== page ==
So I had an offer on Death by Cliché. That might seem like a slam dunk. Here’s the thing, though: I wasn’t sure that it was the smartest business move.

If Curiosity Quills had been one of the Big Five, It would have been an easier decision (but still not a slam dunk). You see, I have access to a rather large audience. I am a part of a podcast network that tops out at more listeners than our local ABC news affiliate. On top of that, I’m friends with multiple authors with blogs that gathered more than 50,000 visitors a day. If everyone I knew got the word out, It would probably exceed any marketing push Curiosity Quills is likely to rally. Heck, Orbit Books just asked one of these people if he’d like more review copies after seeing the bump in sales on a book he blogged. This doesn’t mean that these people will all buy, but to get as many interested eyes on the book, Curiosity Quills would need one hell of a marketing push.

For those who didn’t follow why that made self-publishing appealing, let me explain. It comes down to the royalty split. Say for the ease of discussion that I get 25% of the cover price of a book. All things being equal, that reduces the money I make off the readers I bring to the table by 75%. The publisher would need to bring three times as many new readers to my book to earn their split. If I get 50%, they have to bring an equal number. If I make 75%, they have to bring a third. You see how that works.

On the other hand, I don’t know these people are going to blog about the book. Most of them only mention books they really believe in and their are spectacular books they never actually blog. They are too tactful to commit to anything. I’m too tactful to push matters. So while my potential marketing reach is huge for a new writer, there’s no guarantee that my practical marketing reach will come anywhere near that.

There’s another, less tangible benefit to going to Curiosity Quills. There is a credibility that comes from a third party thinking that your book is worth buying. There are many very successful self-published authors, but when you say you’re self published, there’s always that moment where the person you’re talking to thinks, “Oh. Well, a five-year-old can technically self publish.” Again, nothing against that option, obviously I was seriously looking at it myself, but if you’re traditionally published the book shows someone else believes in it merely by the fact it exists.

And then there are a dozen other little perks. Having someone else deal with your cover. Having an editor and a proofreader go over the book without having to hire them seperately. Marketers. Publisher’s Marker subscriptions. Facebook groups filled with other authors from the same publisher. These add up. I couldn’t decide.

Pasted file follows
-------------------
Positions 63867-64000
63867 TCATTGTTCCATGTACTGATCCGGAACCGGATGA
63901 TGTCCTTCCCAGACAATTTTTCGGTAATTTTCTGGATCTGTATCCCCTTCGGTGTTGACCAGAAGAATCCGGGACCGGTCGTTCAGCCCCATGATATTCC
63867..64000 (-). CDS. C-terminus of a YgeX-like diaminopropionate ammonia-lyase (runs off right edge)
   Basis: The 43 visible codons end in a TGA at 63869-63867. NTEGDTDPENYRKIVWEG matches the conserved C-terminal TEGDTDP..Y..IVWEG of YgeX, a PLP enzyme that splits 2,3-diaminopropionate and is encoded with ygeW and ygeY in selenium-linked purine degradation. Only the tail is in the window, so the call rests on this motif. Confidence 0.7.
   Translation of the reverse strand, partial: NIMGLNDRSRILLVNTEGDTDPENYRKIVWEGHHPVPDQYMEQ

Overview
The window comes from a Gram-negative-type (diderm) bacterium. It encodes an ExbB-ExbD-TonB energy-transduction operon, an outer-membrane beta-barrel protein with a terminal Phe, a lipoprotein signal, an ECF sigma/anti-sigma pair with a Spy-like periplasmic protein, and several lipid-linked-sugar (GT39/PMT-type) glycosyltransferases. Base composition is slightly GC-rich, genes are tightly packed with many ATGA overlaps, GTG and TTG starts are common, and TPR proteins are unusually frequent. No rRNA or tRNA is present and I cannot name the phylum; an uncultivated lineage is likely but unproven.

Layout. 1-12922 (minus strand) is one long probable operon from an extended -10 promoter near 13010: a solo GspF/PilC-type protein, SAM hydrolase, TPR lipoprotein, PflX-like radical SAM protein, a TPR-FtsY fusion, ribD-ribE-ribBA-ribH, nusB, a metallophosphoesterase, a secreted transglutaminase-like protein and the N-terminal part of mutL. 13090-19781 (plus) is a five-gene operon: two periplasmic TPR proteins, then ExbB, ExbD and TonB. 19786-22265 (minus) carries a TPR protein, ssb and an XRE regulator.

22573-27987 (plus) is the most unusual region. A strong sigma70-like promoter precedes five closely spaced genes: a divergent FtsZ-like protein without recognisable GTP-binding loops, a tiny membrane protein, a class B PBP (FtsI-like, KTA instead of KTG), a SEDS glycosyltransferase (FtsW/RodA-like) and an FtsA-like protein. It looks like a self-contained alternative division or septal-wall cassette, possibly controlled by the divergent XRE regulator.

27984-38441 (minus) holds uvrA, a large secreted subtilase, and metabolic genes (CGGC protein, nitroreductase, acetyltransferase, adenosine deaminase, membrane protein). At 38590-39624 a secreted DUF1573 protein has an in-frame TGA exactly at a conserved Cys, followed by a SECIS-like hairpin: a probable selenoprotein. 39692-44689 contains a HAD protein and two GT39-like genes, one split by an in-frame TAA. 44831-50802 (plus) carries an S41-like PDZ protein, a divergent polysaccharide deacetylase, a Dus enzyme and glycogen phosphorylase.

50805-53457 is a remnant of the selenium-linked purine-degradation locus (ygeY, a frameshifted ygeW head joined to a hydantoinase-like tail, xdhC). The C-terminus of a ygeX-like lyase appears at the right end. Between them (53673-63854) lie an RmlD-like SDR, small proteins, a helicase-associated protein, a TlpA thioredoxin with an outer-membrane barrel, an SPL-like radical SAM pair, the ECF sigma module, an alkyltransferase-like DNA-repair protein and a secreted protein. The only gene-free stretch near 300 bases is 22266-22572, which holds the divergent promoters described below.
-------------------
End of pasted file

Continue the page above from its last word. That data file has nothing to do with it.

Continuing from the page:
So I did what any good writer would do. I stalled.

I had just submitted a manuscript partial to an agent, so that was a good excuse. I told James I’d get back to him when I heard back, but I didn’t want to make any big decisions with a book she might want to represent.  A few months later, she responded and passed on that partial, but asked for another (I always mention what I’m working on in my queries so the agent knows I have more than the one book in me). She rejected that one as well, but I never received the rejection. It was about nine months before I confirmed that with a follow-up query.

I don’t recommend leaving a publisher hanging like this. I think part of me was hoping that he’d have to withdraw the offer and I wouldn’t have to choose. I had the book entirely page-made when he’d asked to buy it. With one evening of work, I could have pulled the trigger on self publishing. I will point out I run an indie RPG press. I have the tools to self publish. I agonized over the right thing to do.

I kept him hanging for over a year.

I put out tentative feelers to my blogging friends, but at least one of them seemed to come back as a very polite refusal to blog about the book . This later turned out to be a miscommunication, but it cast doubt that anyone would be willing to blog a review. I would almost certainly have the podcast network for an ad, but I just couldn’t count on the others.

But while all of that brought me closer to the decision, none of it really made up my mind.

My mind was made up by the Comic Cons in 2014. During that time, I felt an increasing resentment among the writers I respected toward the self-published crowd. A lot of them were borish on panels. There were instances of cash transactions happening during the panels themselves (not before or after). It was a few bad apples causing this shift, but the shift was there. Self publishing proliferated through the cons. I’ve spent years building up networks with these people. I didn’t want to categorize myself with an annoying element.

And there was that implied credibility. For every Michaelbrent Collings out there, there are dozens of self published writers with almost no sales. When I’m buying a book, unless it’s from someone like Michaelbrent, my first question is to try to verify if other people found the book worthy. This might be done through reviews and recommendations, but the easiest first question is, “Did someone else find this book worth publishing?”

So I finally decided that having another person invested in my career was worth it, even if the royalty split meant less money. It showed the consumer that I wasn’t the only one to think the work had value and it meant someone else out there cared about whether I succeeded or failed.

In spring on 2015, I told James I’d accept his offer. Luckily, it was still valid.

[Originally posted at]

The next installment awaits...
Slouching Towards Amazon: LTUE Post Mortem